The long release is described by the rider’s balance being on the neck with the rider’s knuckles pressed into the side or near the top of the crest (but not above the crest).
This release is at your disposal to use as you see fit. We see it a lot today in the hunter division, and sometimes in the jumper division. It is a useful release on a green horse reluctant to use its neck in the air, a jumper sensitive in the mouth, or any time you feel the horse needs maximum freedom or you are getting left behind.
Photos in this post are examples of the long release. We’ll dive into the medium release in the next segment.
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A photo of Terry Rudd. Here we see a typical release seen today in the hunter division where the release is nicely alongside the crest of the neck.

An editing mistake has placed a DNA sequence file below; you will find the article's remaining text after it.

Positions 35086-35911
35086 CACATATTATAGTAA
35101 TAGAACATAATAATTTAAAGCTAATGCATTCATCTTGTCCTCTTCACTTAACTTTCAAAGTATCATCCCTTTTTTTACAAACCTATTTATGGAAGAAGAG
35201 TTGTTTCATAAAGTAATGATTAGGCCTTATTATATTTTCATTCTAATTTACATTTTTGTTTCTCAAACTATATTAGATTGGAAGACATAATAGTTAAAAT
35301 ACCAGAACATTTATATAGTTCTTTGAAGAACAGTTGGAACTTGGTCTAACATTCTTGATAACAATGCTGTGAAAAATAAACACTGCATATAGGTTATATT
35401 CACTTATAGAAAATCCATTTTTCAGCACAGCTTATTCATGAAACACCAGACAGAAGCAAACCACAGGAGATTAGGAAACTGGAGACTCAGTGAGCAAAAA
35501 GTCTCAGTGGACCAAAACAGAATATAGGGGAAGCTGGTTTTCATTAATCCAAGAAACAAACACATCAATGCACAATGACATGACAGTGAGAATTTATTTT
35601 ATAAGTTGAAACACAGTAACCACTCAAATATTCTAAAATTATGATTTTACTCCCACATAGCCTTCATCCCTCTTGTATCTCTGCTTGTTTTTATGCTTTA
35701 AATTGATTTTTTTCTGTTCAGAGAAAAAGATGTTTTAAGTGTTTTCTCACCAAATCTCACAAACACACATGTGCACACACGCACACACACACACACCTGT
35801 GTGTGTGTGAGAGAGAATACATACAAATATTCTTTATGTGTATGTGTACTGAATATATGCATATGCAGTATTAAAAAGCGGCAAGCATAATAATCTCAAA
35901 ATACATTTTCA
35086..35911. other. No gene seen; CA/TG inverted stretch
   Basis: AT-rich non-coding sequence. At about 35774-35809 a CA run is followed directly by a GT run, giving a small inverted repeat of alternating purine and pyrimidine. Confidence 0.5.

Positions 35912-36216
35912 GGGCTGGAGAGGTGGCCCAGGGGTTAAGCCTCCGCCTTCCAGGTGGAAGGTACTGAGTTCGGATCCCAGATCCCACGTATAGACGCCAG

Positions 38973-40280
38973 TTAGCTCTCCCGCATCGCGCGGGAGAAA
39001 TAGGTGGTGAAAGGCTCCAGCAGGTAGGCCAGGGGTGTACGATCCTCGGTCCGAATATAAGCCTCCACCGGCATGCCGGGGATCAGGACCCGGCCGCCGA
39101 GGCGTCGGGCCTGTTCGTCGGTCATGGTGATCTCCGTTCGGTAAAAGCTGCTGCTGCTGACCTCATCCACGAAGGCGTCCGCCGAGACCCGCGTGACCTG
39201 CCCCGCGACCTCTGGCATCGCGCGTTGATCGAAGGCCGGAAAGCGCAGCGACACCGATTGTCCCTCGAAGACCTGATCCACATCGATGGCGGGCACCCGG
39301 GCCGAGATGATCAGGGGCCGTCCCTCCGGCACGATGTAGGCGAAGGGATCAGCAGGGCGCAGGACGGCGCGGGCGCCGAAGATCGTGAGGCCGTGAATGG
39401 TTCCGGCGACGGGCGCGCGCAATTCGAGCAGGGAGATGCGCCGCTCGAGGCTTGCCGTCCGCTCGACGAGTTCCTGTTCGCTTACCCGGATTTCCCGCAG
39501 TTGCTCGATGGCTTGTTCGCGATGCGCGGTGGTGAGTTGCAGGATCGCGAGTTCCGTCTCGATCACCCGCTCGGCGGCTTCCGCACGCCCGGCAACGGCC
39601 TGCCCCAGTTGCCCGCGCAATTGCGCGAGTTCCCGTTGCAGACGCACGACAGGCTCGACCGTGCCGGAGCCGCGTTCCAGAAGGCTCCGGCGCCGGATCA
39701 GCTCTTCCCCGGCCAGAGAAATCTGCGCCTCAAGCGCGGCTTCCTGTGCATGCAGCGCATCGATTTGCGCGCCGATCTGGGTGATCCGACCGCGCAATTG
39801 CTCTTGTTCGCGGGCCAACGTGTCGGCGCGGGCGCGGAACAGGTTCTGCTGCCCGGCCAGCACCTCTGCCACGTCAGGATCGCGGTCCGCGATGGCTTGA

Charlie Weaver shows a subtle release a bit lower alongside the crest.
A typical moment as Rodney Jenkins gives Idle Dice maximum freedom to use his head and neck over the jump.
My wife, Caitlin, shows a classic long release alongside the crest on her beloved “Frenchy.”
My daughter Natasha shows a well-demonstrated long crest release alongside the crest in the Million Dollar Grand Prix, riding Choose Me 4.
Once again, Rodney Jenkins shows us the long crest release on the legendary Idle Dice.
A wonderful picture of a young rider secure enough in her position to keep her hands lower alongside the crest while maintaining her balance. I would imagine it would be very easy for her to transition to the following hand/automatic release in a short time with her very strong base of support.